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Arkansas Employee Benefits director warns of future budget shortfalls

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Arkansas Legislature
Jake Bleed, director of the Employee Benefits Division of the Arkansas Department of Transformation and Shared Services, speaks with lawmakers in a legislative subcommittee meeting Wednesday.

Regulators are calling for more funding for state employee insurance plans to help avoid future budget shortfalls.

Members of the newly-created Employee Benefits Division Oversight Subcommittee of the Arkansas Legislative Council discussed a quarterly report Wednesday with Jake Bleed, director of the state Employee Benefits Division.

Bleed says the insurance program for public school employees is in good shape for now, but could get worse without action from lawmakers.

“Our surplus for 2022 is $63 million, for 2023 we’re tracking at a $25 million surplus. That’s very, very positive,” Bleed said. “From there… we start running a deficit in ’24, and in ’25 and in ’26.”

Bleed credited fund transfers from other state government departments and new dollars from the American Rescue Plan for the program’s current financial stability. Despite that, he said rising healthcare costs and other factors could see the program facing a $334 million budget deficit by 2032.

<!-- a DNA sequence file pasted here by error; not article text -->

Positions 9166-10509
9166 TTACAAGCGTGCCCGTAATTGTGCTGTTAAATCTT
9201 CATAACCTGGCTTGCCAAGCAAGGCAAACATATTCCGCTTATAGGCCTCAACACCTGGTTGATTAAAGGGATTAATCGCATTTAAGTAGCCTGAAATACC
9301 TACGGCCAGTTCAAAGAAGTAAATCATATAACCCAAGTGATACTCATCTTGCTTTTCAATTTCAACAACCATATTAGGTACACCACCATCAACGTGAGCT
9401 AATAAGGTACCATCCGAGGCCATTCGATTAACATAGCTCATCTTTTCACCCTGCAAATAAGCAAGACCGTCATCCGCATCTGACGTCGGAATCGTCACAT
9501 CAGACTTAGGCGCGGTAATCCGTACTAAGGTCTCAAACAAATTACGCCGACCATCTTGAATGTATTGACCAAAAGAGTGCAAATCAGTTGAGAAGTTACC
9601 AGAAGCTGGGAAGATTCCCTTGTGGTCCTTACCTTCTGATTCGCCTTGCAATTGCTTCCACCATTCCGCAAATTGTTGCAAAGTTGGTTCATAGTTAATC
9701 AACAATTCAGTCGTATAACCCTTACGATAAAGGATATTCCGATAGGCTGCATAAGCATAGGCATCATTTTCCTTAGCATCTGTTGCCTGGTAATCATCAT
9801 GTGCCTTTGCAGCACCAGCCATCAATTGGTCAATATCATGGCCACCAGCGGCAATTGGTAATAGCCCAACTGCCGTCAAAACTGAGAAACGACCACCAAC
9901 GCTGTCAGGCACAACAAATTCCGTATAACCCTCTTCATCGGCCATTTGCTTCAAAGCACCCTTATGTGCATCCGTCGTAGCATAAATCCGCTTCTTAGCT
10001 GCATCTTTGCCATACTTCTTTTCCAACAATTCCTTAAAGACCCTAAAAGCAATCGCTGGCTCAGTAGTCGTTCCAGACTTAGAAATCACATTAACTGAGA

“If we never give public schools any more money than they’re currently getting, and we still continue to have a 6% increase in the number of retirees, we still have 2% increase in head count, we still have [a] 6% increase in overall costs, then 10 years from now we’ll be in a heck of a place,” Bleed said.

Without more funding from the state, Bleed says the insurance program for public school employees could begin running a deficit of $8 million by 2024. He stressed lawmakers should act proactively, since budget approval by lawmakers happens about 14 months before the start of the new fiscal year.

Republican leaders have said too much money is being spent on the state’s public education system, which they say is not adequately serving students. Governor-elect Sarah Huckabee Sanders has also called for eliminating the state’s individual income tax, which provides a large amount of funding for schools each year.

In July, the Arkansas State Board of Finance approved lowering the monthly payments made by insurance plan beneficiaries. State employees will pay $172 each month, with public school employees paying $221 monthly beginning in 2023.

Regulators earlier this year also approved a recommendation that the State of Arkansas pay 80% of the cost of health insurance premiums for employees, an increase of 15%.

Daniel Breen is a Little Rock-based reporter, anchor and producer for KUAR.